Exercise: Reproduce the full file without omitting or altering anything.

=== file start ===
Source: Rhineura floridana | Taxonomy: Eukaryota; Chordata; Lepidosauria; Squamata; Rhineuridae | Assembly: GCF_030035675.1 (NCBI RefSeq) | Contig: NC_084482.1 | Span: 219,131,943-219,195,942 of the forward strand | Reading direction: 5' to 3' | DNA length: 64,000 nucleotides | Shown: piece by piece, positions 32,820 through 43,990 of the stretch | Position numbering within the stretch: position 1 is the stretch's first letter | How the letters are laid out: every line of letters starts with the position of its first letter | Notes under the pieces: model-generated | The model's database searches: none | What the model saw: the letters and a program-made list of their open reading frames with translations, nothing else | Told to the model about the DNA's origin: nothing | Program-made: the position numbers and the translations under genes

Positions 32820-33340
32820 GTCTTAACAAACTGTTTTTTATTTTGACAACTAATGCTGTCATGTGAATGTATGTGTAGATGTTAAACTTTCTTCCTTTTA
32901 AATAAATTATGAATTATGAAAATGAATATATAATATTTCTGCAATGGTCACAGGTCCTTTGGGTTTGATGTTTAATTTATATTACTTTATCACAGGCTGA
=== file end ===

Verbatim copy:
Source: Rhineura floridana | Taxonomy: Eukaryota; Chordata; Lepidosauria; Squamata; Rhineuridae | Assembly: GCF_030035675.1 (NCBI RefSeq) | Contig: NC_084482.1 | Span: 219,131,943-219,195,942 of the forward strand | Reading direction: 5' to 3' | DNA length: 64,000 nucleotides | Shown: piece by piece, positions 32,820 through 43,990 of the stretch | Position numbering within the stretch: position 1 is the stretch's first letter | How the letters are laid out: every line of letters starts with the position of its first letter | Notes under the pieces: model-generated | The model's database searches: none | What the model saw: the letters and a program-made list of their open reading frames with translations, nothing else | Told to the model about the DNA's origin: nothing | Program-made: the position numbers and the translations under genes

Positions 32820-33340
32820 GTCTTAACAAACTGTTTTTTATTTTGACAACTAATGCTGTCATGTGAATGTATGTGTAGATGTTAAACTTTCTTCCTTTTA
32901 AATAAATTATGAATTATGAAAATGAATATATAATATTTCTGCAATGGTCACAGGTCCTTTGGGTTTGATGTTTAATTTATATTACTTTATCACAGGCTGA